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Asthma and COPD

Asthma
Asthma is a
chronic
inflammatory
pulmonary disorder
that is
characterized by
reversible
obstruction of the
airways
COPD

Chronic obstructive pulmonary disease


is a slowly progressive disease that is
characterized by a gradual loss of lung
function
COPD includes chronic bronchitis,
chronic obstructive bronchitis, or
emphysema, or combinations of these
conditions
Chronic Bronchitis
Inflammation of the
main airway passages
(bronchi) to the lungs,
which results in the
production of excess
mucous, a reduction in
the amount of airflow
in and out of the lungs,
and shortness of
breath
Emphysema
A respiratory
disease
characterized by
breathlessness
brought on by the
enlargement, or
over-inflation of,
the air sacs
(alveoli) in the
lungs
Etiology
Cause of asthma is unknown but many factors play
a part:
Genetic factors: Asthma tends to run in the
family
Environmental factors: pollen, dust, mold,
tobacco smoke
Occupational exposure: chemicals and gases

Smoking is the leading cause of COPD followed by


occupational exposures
Clinical Features of Asthmatic
Patients
General: intermittent wheezing,
coughing, and breathlessness
During an attack: decreased peak
flow, tachypnea, use of accessory
muscles to breathe, hyperinflation or
barrel chest, and prolonged
inspiration
Clinical Features of COPD Patients

Mild COPD: no abnormal signs, smokers cough,


little or no breathlessness
Moderate COPD: breathlessness with/without
wheezing, cough with/without sputum
Severe COPD: breathlessness on any exertion/at
rest, wheeze and cough prominent, lung inflation
usual, cyanosis, peripheral edema, and
polycythemia in advanced disease
Diagnosis
Spirometry
Breathing test which measures the amount and rate at
which air can pass through the airways
Bronchodilator Reversibility Testing
Relaxing tightened muscles around the airways and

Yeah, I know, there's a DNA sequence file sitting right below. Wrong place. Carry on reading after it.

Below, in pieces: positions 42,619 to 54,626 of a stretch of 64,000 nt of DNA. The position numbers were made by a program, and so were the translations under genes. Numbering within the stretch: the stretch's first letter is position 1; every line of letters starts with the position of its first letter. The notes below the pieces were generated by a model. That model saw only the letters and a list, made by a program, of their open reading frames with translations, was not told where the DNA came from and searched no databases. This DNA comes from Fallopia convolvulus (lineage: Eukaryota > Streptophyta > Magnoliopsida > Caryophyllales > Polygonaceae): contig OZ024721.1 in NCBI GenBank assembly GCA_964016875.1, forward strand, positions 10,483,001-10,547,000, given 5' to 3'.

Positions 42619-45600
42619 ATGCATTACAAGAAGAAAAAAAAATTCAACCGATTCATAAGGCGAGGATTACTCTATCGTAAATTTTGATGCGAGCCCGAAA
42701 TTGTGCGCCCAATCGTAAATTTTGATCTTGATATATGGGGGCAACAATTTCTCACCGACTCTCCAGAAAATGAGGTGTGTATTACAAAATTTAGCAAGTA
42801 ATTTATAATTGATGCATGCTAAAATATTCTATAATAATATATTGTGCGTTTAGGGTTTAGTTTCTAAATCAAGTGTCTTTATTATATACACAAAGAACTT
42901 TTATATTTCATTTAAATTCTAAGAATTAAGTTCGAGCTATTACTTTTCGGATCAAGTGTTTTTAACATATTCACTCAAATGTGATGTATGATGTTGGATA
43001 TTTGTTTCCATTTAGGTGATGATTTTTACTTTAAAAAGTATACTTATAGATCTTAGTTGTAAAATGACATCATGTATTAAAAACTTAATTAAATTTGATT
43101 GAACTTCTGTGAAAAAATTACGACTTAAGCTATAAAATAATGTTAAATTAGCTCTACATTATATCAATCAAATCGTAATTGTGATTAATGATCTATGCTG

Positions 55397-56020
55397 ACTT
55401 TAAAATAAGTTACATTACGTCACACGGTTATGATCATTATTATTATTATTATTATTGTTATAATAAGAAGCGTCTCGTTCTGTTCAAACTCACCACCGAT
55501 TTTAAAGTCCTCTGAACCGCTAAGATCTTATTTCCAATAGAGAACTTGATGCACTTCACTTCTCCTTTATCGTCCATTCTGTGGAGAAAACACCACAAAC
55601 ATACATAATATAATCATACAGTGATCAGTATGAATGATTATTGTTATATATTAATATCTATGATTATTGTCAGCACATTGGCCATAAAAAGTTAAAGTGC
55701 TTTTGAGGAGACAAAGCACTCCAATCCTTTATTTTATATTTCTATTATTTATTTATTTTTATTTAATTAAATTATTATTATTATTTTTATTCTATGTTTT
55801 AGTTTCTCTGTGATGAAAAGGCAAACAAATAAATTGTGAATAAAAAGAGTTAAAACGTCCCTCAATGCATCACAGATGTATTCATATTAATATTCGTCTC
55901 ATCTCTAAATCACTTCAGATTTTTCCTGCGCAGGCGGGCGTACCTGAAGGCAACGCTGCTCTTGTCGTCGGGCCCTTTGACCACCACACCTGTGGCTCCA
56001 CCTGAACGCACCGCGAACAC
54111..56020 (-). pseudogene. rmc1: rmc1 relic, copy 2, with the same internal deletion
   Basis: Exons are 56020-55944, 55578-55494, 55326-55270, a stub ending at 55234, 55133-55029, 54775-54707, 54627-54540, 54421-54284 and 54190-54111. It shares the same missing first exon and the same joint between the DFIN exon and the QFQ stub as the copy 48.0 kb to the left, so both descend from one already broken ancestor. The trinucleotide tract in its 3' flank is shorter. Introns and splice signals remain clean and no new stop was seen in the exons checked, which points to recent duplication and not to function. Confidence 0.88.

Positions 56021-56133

opening up airways quickly to ease breathing
Other pulmonary function testing
Diffusion capacity
Chest X-ray
Arterial Blood Gas
Shows oxygen level in blood
Medical Management of Asthmatic
Patient
Limit exposure triggering agents
Medications such as: inhaled
corticosteroids, inhaled beta2
adrenergic agonist, and cromolyn
sodium
Medical Management of COPD
Patient
Smoking cessation and elimination of
environmental pollutants
Palliative measure such as regular
exercise, good nutrition, flu and
pneumonia vaccines
Bronchodilators, corticosteroids,
anticholinergics, and NSAIDs
Dental Management of Asthmatic
Patient
Identify and assess status
Avoid precipitating factors
Bring inhaler for each appointment
Drug considerations: Avoid ASA, NSAIDs,
barbiturates, and narcotics
Drug interactions with asthmatic medications (ex.
Theophylline vs. Antibiotics, Cimetidine)
Chronic corticosteroid users may require steroid
supplementation
For sedation, nitrous oxide/oxygen and/or small
doses of oral diazepam is recommended
Dental Management of COPD
Patient
Review history for concurrent heart disease
Avoid treatment if upper respiratory tract infection is present
Treat in upright position
Avoid rubber dam in severe cases
Use pulse oximetry (if pulse ox <91%, use low flow 2-3L/min)
Avoid Nitrous oxide/oxygen in severe cases
Avoid barbiturates, narcotics, antihistamines, and
anticholinergics
If patient is on steroid regimen, supplement as needed
Drug interactions with COPD medication